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Sexual and Reproductive Rights of Women with Disabilities: The Long Road Ahead

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Motherhood is hallowed concept in Indian society – folklore and stories of branding women who do not bear a child as wicked abound here. The present law on domestic violence (Protection of Women from Domestic Violence Act) had included a specific provision on this and mentions that ‘emotional abuse includes insults, ridicule, and humiliation, name calling with regard to not having a child.’ Women are routinely forced into motherhood and humiliated if they cannot or choose not to become a mother by the family and the society in general.

However, the women’s movement has always maintained that marriage and motherhood are overvalued notions and women all over the world have fought for the right to remain single, to say no to motherhood as well as to seek an abortion. Unfortunately women with disabilities have always been denied these traditional roles of wife and mother. The disability movement has actually fought for the rights of women with disabilities to marriage, family and to become mothers. One can recall here a specific provision of the UN Convention on the Rights of Persons with Disabilities namely Article 23 where it is mentioned that  ‘States Parties shall take effective and appropriate measures to eliminate discrimination against persons with disabilities in all matters relating to marriage, family, parenthood and relationships, on an equal basis with others’. This article has been welcomed by disability activists in India, where information about hysterectomy of disabled women within institutions as well as families is regular news.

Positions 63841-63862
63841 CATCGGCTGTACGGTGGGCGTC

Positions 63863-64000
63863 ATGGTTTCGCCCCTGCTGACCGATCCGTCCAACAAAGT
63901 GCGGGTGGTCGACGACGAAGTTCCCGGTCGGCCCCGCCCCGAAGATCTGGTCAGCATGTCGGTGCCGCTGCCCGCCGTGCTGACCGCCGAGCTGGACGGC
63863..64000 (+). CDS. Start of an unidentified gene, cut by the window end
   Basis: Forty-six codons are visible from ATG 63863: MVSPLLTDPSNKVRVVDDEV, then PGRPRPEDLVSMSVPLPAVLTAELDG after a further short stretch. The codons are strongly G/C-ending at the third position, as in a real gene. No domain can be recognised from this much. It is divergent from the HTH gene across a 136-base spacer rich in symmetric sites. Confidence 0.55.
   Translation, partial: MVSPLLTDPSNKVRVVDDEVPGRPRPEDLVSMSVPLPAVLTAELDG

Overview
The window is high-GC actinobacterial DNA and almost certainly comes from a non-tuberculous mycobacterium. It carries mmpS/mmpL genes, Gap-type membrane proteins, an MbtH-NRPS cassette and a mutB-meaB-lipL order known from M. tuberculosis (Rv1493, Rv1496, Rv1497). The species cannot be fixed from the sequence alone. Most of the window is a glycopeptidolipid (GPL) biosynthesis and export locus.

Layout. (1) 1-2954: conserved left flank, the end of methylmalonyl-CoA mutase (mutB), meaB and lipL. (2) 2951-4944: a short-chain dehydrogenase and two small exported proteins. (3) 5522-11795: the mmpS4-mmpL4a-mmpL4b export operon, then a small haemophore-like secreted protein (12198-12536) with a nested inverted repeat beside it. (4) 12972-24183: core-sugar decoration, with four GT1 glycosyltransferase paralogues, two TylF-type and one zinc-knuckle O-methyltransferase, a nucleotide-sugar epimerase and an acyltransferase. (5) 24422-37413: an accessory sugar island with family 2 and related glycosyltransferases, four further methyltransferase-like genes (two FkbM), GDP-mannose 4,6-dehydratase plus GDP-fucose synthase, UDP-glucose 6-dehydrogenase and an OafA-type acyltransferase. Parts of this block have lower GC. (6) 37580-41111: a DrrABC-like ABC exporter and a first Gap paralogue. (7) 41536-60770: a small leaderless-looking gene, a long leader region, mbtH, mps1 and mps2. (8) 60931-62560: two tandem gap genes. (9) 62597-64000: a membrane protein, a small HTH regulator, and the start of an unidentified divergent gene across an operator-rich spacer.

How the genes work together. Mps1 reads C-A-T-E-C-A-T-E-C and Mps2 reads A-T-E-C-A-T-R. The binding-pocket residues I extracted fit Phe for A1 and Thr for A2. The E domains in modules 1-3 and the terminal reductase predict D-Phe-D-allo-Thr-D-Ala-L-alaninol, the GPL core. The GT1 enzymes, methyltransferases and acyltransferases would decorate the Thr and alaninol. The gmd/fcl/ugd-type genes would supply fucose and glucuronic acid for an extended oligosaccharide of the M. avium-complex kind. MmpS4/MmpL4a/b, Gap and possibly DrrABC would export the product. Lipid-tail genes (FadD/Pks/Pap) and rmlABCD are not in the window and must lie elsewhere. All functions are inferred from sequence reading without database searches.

It is of no surprise that the very second case where the UNCRPD was mentioned in the courts in India (Suchita Srivastava & ANR. vs Chandigarh Administration (C.A.NO.5845 OF 2009 @ Petition(s) for Special Leave to Appeal (Civil) No(s).17985/2009) dealt with motherhood of a young girl with intellectual disabilities.

The girl was staying in a Government run shelter home and was raped there. She showed reluctance to terminate her pregnancy even though the authorities of the home wanted her to go in for an abortion. Interestingly, the disability sector was divided on the issue on whether to support the girl’s decision or not. The first verdict came from the Chandigarh High Court. However finally the case had to go up to Supreme Court and the highest court gave a decision in favour of the young woman. I found the judgment given by the apex court quite controversial – this judgment mentioned the UNCRPD, but it upheld the MTP (Medical Termination of Pregnancy) Act of India which is contentious as far as the issue of disability is concerned. This is because, firstly, the MTP Act says ‘Subject to the provisions of sub-section (4), a pregnancy may be terminated by a registered medical practitioner – (b) (ii) there is a substantial risk that if the child were born, it would suffer from such physical or mental abnormalities as to be seriously handicapped’. Secondly MTP Act says, ‘No pregnancy of a woman who has not attained the age of eighteen years, or, who, having attained the age of eighteen years, is a mentally ill person, shall be terminated except with the consent in writing of her guardian.’ Both these clauses, which are contradictory to the UNCRPD are used in this judgement.

The judgement said that ‘Since there is an apprehension that the woman in question may find it difficult to cope with maternal responsibilities, the Chairperson of the National Trust for Welfare of Persons with Autism, Cerebral Palsy, Mental Retardation and Multiple Disabilities (constituted under the similarly named 1999 Act) has stated in an affidavit that the said Trust is prepared to look after the interests of the woman in question which will include assistance with childcare.’ And till date National Trust is taking care of the woman and her child.